Oregon My Oregon

It is always good to set the stage with a few facts so that is what this post is intended to do. Oregon was admitted to the union as the 33rd state on February 14, 1859. Though the number and boundaries of its counties have changed over time, there were 36 counties with approximately the current boundaries established by 1916. Here is a link to a website showing the historical boundary changes of Oregon counties: http://arcweb.sos.state.or.us/pages/records/local/county/about/maps/index.html.

And here is a map of Oregon counties and their county seats (thanks to the office of the Secretary of State):


In 1860 the official population count was 52,465. By 1900 the population had grown to 413,536. In 1940 when my father’s family moved to Oregon from Idaho the population had reached 1,089,684. When my parents were married in 1950 the state had a population of 1,521,341. When I was five years old in 1960 the count was 1,768,687. By the time I had finished school and moved away in 1980 the population had reached 2,633,156. The official count in 2010 was 3,831,074. I cite all these figures for two reasons. First to give myself some perspective on how the population has changed over my lifetime and second, to show that while, indeed the population has more than doubled since I was young, that kind of growth is normal for the state. In its first 50 years the population grew 10 fold, in the next 50 years it more than doubled and in the past 50 years it has more than doubled again.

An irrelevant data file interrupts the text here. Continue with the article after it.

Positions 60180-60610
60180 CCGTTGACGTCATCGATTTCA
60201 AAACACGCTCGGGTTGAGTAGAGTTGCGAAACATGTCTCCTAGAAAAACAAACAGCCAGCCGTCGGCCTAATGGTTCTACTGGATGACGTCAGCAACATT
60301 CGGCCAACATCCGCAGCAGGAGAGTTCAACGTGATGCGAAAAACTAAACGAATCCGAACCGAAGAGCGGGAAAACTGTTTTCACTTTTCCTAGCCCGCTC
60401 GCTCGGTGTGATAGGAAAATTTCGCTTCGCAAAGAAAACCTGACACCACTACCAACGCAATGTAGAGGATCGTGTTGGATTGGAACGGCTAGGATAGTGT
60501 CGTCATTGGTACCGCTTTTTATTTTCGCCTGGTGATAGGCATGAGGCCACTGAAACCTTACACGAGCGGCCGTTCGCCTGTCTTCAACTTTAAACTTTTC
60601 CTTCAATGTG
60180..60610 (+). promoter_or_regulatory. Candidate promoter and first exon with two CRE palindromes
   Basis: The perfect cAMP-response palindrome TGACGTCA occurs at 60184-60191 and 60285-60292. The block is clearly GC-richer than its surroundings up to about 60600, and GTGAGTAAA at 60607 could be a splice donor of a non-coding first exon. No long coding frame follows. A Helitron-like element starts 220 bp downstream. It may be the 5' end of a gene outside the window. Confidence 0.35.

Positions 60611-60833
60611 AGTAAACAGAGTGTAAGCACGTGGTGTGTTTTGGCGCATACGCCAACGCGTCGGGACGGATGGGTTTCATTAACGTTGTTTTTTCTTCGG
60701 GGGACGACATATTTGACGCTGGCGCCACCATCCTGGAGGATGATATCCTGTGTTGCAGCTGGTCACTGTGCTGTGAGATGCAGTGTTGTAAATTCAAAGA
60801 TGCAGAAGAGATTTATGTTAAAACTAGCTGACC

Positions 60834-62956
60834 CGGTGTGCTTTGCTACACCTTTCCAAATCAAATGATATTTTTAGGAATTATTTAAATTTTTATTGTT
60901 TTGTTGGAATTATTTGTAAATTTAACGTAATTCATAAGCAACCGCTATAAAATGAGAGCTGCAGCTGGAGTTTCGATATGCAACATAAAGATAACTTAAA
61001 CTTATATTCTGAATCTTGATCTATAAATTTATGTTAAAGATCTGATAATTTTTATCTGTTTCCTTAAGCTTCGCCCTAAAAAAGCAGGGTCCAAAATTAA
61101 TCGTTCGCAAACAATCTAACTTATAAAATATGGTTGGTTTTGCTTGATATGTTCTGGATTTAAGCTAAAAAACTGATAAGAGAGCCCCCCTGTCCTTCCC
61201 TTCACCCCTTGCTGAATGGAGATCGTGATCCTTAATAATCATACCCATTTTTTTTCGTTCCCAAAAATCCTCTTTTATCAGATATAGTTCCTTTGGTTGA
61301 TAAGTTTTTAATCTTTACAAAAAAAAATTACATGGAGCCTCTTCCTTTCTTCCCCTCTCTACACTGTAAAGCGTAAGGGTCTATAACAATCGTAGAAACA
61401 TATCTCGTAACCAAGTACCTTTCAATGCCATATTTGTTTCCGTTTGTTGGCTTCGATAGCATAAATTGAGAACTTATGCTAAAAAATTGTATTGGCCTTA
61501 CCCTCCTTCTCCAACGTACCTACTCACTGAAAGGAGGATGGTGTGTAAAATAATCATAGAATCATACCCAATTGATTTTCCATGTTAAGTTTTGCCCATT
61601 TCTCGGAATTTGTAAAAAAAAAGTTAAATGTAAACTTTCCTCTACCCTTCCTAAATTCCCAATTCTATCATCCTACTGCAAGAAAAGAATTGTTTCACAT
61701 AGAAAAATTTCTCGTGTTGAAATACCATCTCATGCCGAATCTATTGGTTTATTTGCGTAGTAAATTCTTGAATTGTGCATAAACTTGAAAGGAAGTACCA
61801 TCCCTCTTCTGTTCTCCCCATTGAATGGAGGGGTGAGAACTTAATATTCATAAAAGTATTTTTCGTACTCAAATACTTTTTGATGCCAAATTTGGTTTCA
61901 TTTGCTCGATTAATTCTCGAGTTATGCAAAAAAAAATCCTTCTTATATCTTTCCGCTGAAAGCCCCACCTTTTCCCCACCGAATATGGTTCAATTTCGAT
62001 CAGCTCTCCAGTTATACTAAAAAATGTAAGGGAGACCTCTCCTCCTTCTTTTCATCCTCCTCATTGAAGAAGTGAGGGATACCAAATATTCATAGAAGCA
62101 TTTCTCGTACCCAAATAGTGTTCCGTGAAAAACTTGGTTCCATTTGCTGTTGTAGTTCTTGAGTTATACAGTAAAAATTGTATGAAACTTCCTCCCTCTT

Here is a map showing population density based on 2010 population to give you a feel for just where all those people live:


The state is roughly 400 miles wide and 360 miles tall for a total land area of 98,381 square miles. Plenty of room for a 21st century explorer to roam around. The highest point in the state is Mount Hood at 11,249 ft (3,428.8 m). The low points can be found at sea level all along the Oregon Coast.

State stuff is always fun but mostly designated at the whim of state legislatures so not to be taken too seriously, some of the more recent ones particularly make me laugh. I mean, seriously, how did a state with a burgeoning wine industry and a history of really great beers end up with milk as a state beverage? But for the record here is a list of state stuff including the year of its designation:

Flower: Oregon grape (1899)
Tree: douglas fir (1939)
Animal: beaver (1969)
Bird: western meadowlark (1927)
Fish: chinook salmon (1961)
Rock: thunderegg (1965)
Colors: navy blue and gold (1959)
Song: “Oregon, My Oregon” (1927)
Insect: swallowtail butterfly (1979)
Dance: square dance (1977)
Nut: hazelnut (1989)
Gemstone: sunstone (1987)
Seashell: Oregon hairy triton (1991)
Beverage: milk (1997)
Mushroom: Pacific golden chanterelle (1999)

And on that note I think it is time to close out this first post. This is going to be fun. I hope you will join me in rediscovering Oregon.

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